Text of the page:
Kenneth Bossard, MBA helped hundreds gain loan approval and find cash to buy homes. His twenty years mortgage finance experience includes work as a mortgage lender, nonprofit housing counselor and licensed Realtor. Ken's techniques are revealed in an eBook available at [http://www.RepairRuinedCredit.com]
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Wednesday, September 16, 2015

How to Become a 203k Consultant - HUD


If you are wondering what you could do to enhance your existing home inspection or contracting business or start one from scratch, this may be just what the doctor ordered.

Home Inspectors, contractors, and architects are already there. You already have the knowledge base in your arsenal.

We fill in the gaps by offering you 203k consultant training. You may have the construction background to qualify even if you don't have one of these credentials.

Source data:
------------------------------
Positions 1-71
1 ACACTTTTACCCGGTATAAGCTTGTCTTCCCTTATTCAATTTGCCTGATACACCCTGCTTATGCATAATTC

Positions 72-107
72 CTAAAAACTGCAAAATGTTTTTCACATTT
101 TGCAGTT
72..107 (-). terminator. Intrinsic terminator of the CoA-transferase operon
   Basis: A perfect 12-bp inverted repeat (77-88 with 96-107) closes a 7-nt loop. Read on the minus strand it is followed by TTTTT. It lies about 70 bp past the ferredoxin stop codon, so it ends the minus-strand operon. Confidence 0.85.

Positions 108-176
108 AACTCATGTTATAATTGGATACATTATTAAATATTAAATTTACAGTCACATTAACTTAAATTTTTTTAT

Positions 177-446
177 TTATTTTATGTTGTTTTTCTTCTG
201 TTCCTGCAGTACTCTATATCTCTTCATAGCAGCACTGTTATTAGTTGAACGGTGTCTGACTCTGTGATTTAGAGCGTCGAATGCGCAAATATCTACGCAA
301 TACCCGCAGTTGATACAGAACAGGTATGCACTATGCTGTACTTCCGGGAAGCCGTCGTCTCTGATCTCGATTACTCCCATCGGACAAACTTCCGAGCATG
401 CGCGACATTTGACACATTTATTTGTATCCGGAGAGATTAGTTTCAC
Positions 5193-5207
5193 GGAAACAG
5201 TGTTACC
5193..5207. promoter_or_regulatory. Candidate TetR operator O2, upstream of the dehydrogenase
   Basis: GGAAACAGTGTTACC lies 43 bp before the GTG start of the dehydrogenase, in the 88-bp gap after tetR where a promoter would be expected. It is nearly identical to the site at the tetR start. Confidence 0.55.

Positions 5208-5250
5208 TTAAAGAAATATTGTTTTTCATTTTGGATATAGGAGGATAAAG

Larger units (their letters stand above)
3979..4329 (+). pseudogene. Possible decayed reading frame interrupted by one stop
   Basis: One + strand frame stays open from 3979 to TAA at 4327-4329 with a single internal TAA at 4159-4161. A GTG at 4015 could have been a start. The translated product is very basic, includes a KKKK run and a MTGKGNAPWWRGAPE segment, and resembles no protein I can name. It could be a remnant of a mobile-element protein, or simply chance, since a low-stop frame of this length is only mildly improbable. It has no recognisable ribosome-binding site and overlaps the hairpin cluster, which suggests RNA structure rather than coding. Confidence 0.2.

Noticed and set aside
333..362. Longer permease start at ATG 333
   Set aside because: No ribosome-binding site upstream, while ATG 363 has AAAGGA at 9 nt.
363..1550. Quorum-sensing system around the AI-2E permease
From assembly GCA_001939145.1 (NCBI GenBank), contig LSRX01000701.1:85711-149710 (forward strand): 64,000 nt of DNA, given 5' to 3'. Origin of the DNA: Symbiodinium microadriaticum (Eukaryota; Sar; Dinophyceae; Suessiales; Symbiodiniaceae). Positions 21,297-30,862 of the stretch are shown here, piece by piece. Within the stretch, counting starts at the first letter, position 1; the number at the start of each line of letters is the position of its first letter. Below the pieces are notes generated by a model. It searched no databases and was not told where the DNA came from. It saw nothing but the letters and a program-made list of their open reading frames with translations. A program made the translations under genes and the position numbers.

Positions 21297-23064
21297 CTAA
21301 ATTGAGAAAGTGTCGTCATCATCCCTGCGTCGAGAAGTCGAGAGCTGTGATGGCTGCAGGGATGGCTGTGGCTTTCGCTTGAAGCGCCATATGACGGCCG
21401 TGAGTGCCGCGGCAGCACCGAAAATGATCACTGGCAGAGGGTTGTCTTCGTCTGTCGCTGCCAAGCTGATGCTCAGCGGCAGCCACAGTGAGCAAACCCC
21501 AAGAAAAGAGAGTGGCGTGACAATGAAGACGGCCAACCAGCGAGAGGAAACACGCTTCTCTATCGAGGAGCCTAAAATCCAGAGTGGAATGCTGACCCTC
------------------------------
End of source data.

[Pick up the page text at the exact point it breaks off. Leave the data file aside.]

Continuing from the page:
Our 203k training package takes you to the next level. We have trained hundreds of 203k consultants nationally since 1995 and continue to do so today.

We not only teach you about the 203k loan program but "how to" conduct the 203k consultation.

We show you how to make the bid specifications so all the contractors who may bid on your project are bidding apples to apples.

A poorly written specification results in a lot of headaches during the process. While a well written specification takes the drudgery out of it and makes it easy to provide the draw inspections.

We have completed thousands of projects and our software for consultants is designed to keep you and your lender out of trouble.